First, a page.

Recent U.S. findings are showing similar results to other international research that confirms that "China is the single largest source" for counterfeit goods.
U.S. federal auditors have just released a study on “Intellectual Property: Observations on Efforts to Quantify the Economic Effects of Counterfeit and Pirated Goods.” The 41-page document from the Government Accountability Office (GAO) stated that the actual financial losses, jobs lost, and economic impact associated with piracy and counterfeiting is challenging to quantify.
There were some conclusive findings, according to the U.S. Customs and Border Patrol, which found that "seized counterfeit goods are dominated by products from China. During fiscal years 2004 through 2009, China accounted for 77 percent of the aggregate value of goods seized in the United States." The closest competitor to that statistic, Hong Kong, a special administrative region of China, accounted for 7 percent. India ranked third, accounting for just 2 percent. This research reflects a similar conclusion to the one reached by the Organization for Economic Cooperation and Development, an intergovernmental group based in Paris that also considered China the No. 1 offender when it came to counterfeit products.
However, it seems the global financial crises appears to have reached an all time high in pirated software from Microsoft Corp. and Symantec Corp., according to a study from Business Software Alliance and International Data Corp. (IDC).
Bilateral talks between U.S officials and the Chinese tend to always engage in the issue of piracy. The black market for counterfeit DVDs, software, and luxury items such as golf clubs appear rampant and operates in broad daylight. At times there are even movies being sold that haven’t reached cinemas.
Business Software Alliance and IDC’s report indicates that personal computer sales have dwindled, combined with consumer education and enforcement efforts, which had a spillover effect of a drop in software piracy in 54 of 111 countries. However the growth of PC sales in China, India, and Brazil spurred global piracy to rocket to 43 percent of all installed software, up 2 percentage points from 2008. The rate is equivalent to a value of $51.4 billion in goods, when the volatility of exchanges rates are factored, it seems this amount is relatively unchanged from a year earlier.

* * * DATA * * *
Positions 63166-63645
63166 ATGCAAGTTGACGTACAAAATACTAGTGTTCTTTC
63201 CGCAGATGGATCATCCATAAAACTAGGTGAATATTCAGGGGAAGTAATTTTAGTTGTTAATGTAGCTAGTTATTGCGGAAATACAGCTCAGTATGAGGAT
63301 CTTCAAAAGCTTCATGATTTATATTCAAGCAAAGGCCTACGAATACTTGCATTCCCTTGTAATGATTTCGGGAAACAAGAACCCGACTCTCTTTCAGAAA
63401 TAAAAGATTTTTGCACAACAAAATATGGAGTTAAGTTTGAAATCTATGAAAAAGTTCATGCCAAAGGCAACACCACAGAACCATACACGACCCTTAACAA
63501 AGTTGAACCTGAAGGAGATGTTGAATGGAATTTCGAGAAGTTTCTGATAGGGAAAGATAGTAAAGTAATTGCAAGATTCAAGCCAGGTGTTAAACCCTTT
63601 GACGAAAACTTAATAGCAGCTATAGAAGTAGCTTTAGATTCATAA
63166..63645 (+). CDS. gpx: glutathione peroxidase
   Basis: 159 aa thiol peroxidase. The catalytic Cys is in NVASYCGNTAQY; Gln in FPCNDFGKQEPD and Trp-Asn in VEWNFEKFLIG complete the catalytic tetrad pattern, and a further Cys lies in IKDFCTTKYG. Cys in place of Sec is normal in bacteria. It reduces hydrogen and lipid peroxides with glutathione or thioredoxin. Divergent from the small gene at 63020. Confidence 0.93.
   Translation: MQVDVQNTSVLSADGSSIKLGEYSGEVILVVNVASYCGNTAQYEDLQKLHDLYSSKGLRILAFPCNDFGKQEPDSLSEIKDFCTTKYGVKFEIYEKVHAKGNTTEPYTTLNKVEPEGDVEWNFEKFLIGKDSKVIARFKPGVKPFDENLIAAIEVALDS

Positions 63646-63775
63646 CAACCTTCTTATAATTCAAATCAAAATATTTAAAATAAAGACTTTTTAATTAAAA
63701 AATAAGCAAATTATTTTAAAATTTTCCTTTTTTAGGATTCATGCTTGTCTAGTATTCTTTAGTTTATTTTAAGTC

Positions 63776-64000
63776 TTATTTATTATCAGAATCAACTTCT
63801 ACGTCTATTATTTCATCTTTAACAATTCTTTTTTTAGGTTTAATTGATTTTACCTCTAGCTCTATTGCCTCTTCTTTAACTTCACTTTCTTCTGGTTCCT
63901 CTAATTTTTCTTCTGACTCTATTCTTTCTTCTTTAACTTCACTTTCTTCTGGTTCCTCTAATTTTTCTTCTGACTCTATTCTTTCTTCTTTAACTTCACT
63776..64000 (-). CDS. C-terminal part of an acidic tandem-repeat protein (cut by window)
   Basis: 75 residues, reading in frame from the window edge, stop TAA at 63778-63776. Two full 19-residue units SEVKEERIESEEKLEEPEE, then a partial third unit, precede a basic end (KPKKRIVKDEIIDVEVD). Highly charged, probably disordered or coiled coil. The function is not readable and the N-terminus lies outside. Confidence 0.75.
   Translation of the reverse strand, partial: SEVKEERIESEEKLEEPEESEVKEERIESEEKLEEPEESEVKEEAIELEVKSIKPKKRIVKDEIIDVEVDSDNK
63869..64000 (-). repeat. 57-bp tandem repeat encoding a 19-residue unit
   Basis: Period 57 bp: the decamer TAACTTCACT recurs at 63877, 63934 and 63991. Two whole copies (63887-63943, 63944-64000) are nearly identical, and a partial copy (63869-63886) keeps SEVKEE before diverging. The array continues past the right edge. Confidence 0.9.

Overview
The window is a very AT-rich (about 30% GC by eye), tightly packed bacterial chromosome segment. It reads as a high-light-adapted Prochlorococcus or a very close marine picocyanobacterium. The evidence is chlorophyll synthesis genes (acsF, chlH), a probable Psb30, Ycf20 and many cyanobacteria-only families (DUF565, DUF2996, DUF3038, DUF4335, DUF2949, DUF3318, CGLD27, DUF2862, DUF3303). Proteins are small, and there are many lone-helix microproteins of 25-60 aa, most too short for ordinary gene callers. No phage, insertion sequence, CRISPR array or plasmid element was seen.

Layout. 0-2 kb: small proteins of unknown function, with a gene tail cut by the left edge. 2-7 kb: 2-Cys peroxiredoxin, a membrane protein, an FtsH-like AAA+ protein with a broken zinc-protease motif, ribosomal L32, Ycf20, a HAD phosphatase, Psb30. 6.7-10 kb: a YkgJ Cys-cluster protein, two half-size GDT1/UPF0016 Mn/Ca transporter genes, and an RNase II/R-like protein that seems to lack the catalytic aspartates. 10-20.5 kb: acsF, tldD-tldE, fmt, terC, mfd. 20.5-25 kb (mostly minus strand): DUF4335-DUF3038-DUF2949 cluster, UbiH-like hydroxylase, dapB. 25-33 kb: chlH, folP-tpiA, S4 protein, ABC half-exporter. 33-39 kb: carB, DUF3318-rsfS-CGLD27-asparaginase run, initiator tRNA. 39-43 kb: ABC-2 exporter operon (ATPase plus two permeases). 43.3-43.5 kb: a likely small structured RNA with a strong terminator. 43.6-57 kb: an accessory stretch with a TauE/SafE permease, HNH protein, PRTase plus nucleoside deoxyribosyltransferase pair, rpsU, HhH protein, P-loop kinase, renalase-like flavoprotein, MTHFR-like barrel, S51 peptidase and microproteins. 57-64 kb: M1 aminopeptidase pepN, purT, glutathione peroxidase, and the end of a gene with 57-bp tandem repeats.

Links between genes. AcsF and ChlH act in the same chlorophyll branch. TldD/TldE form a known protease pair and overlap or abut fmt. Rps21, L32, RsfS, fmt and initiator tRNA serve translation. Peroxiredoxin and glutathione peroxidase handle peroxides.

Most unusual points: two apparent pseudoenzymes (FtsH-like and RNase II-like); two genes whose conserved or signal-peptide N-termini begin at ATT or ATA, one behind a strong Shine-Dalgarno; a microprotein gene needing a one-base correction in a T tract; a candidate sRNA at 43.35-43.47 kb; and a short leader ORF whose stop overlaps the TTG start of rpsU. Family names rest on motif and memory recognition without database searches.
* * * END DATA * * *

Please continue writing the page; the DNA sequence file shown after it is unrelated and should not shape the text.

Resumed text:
Software piracy “continues to have significant repercussions on both the global economy and national economies,” Robert Holleyman, chief executive officer of the software trade group, said in an interview with Bloomberg. Unlicensed software allows “companies in high piracy markets to compete unfairly against companies in low piracy markets like the United States that are paying for their software.”
The headache for software manufacturers remains concentrated in China, with an estimated 80 percent of Chinese computer users are supposedly using pirated copies of Microsoft Windows. Ironically, Microsoft was banned from selling all its PC operating systems in China. The centrally controlled Beijing's No.1 Intermediate People's Court ruled against the U.S.-based company last December because it violated copyright restrictions regarding a particular character font. The case is currently in appeals.